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Someone asked me the other day what was the different between photography and photographic art.  I couldn’t answer it at the time, I needed time to think, then I thought why don’t I do a post on it.  In my mind photography is more about recording what is around you, using angles and in photoshop just doing the basic to make it look good.  Photographic art is more about doing a lot more to it and it is about expressing yourself.   It is about ideas, finding ways of expressing those ideas.

So I asked Google what is art? and this is what it said

Art  Noun

  1. The expression or application of human creative skill and imagination, typically in a visual form such as painting or sculpture,…: “the art of the Renaissance”
  2. 2. Works produced by such skill and imagination.

Then I asked about Photographic Art, and it come up with fine art photgraphy.

Fine art photography is photography created in accordance with the vision of the artist as photographer. Fine art photography stands in contrast to representational photography, such as photojournalism, which provides a documentary visual account of specific subjects and events, literally re-presenting objective reality rather than the subjective intent of the photographer; and commercial photography, the primary focus of which is to advertise products or services.

I do like this definition and it probably does it explain it better than I can.

One aspect of being an artist that we have to do is have that vision, our work has to lead to something, or all the work has be in a similar vein.  When you enter competitions or put in submissions or proposals to galleries, one of the things they are going to ask you for is your artist statement.  Does your work all fit into that vision, and what does your work fulfill that intention that you have stated in your statement.

When I was at uni we would get told off if our work was all over the place.  We couldn’t do one thing one day and then do something else completely irrelevant the next.  They wanted us to work towards a body of work.  So if your primary work was portraits and then you suddenly started doing landscapes, you would be asked why, what does one have to do with the other.  They wanted a connection to them.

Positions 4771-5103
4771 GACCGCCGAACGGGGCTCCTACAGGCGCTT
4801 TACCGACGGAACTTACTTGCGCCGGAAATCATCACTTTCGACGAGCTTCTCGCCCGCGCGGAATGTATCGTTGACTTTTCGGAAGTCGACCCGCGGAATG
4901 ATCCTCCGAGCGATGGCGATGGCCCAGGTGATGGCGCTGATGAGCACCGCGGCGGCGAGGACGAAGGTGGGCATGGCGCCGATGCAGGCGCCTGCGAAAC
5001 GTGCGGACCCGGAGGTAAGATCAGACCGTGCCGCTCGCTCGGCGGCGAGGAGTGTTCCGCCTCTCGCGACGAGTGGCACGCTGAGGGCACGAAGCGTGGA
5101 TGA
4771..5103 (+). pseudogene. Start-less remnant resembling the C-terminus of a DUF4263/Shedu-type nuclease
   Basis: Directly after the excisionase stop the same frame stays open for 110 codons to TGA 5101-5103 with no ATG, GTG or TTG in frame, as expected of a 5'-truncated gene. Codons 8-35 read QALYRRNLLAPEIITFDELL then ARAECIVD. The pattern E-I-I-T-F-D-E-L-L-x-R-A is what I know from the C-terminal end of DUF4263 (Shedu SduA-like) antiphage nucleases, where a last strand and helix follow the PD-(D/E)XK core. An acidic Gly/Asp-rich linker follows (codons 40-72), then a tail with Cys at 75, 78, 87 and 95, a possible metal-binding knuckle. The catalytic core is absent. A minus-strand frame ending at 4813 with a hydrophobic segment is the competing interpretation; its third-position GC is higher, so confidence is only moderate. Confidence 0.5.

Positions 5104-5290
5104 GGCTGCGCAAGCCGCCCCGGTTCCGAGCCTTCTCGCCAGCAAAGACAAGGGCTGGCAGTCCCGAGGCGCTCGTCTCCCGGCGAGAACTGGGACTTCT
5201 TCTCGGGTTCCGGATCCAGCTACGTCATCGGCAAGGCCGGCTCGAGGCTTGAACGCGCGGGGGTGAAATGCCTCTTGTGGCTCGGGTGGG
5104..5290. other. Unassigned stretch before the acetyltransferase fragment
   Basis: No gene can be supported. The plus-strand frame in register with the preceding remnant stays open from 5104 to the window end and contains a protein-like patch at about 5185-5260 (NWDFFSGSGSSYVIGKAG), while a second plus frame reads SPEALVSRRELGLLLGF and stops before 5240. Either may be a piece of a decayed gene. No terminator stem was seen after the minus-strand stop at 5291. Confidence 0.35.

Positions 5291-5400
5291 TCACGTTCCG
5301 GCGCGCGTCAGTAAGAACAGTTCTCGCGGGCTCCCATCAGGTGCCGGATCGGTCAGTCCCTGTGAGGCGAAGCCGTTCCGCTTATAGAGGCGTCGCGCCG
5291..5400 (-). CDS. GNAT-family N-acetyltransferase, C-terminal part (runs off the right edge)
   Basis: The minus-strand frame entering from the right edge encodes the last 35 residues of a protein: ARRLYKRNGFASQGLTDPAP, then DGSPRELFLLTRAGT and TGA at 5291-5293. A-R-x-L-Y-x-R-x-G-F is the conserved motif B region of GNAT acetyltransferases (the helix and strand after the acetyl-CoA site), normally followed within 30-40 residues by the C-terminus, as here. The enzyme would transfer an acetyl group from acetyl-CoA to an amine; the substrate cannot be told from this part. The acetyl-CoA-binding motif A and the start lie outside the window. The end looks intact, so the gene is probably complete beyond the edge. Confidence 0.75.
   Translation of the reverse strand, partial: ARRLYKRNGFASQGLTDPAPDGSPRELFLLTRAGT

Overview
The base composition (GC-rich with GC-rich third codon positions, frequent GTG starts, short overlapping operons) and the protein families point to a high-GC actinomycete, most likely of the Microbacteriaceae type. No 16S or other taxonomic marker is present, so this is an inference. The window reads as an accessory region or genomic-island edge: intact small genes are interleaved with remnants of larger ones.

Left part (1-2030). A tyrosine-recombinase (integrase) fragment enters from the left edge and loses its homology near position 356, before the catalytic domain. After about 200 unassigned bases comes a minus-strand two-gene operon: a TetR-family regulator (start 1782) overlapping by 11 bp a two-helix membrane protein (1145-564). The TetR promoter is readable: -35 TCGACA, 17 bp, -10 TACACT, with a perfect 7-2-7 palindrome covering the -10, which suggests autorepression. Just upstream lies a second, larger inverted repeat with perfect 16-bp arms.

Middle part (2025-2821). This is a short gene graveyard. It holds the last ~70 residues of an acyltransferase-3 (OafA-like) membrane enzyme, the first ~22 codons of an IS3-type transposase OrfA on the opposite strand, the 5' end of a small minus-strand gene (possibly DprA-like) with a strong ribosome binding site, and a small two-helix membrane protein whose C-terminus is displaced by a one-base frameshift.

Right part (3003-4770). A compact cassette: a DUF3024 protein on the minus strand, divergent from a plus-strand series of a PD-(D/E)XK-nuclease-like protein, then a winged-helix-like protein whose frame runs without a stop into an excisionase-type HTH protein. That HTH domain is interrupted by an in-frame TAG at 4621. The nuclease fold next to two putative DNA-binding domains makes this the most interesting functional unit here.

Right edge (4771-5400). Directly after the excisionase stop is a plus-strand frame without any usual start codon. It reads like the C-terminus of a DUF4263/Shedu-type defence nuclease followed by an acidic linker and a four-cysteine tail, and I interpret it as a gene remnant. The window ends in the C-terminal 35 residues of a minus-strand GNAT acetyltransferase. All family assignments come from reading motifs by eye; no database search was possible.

I think what I am trying to say is that photographic art or fine art photography is about your work helping you to express something.  If you are just photos that look good but have no other reason for it, then you are just taking photos.  Is there a theme to your work?  Do you have a style?  What do you want people to think when they look at your work?  Some questions to ask yourself.

I am finding my way though that maze now.  I am developing my new style and I am starting to work on what my artist statement is and what my intention is in the work. Of course the worse part is that I hate writing artist statements, I really need to find someone who is good with words, that can translate my ideas into a really articulated artist statement.  Of course first I have to work out what my work is about exactly.  I sort of know and I am slowly working it out as I go.

I consider the images I do on the weekends, just photography.  When I go our for an excursion and just take some photos, I think of them as just taking photos, nothing special.  When I take my portraits, I am taking them with a purpose and I am trying to express an intention.  They are planned and thought out.  I have a vision when I am taking them.  So to me, they are fine art photographs.

LeanneCole-scdocklands-3hpm5774

This image I consider just a photograph.  It shows what was there and what I saw.  It doesn’t express anything in particular.

Leanne Cole - The Offering, 1st Version

For me this is a photographic art image.  It was photographed with an intention, to convey a mood and to fit in with other work that I have been doing.  It is more than just what was there and what we saw.  She was dressed up, and we were after something in particular.

I hope I have answered that question now.  What do you think is the difference between art photography and photography?

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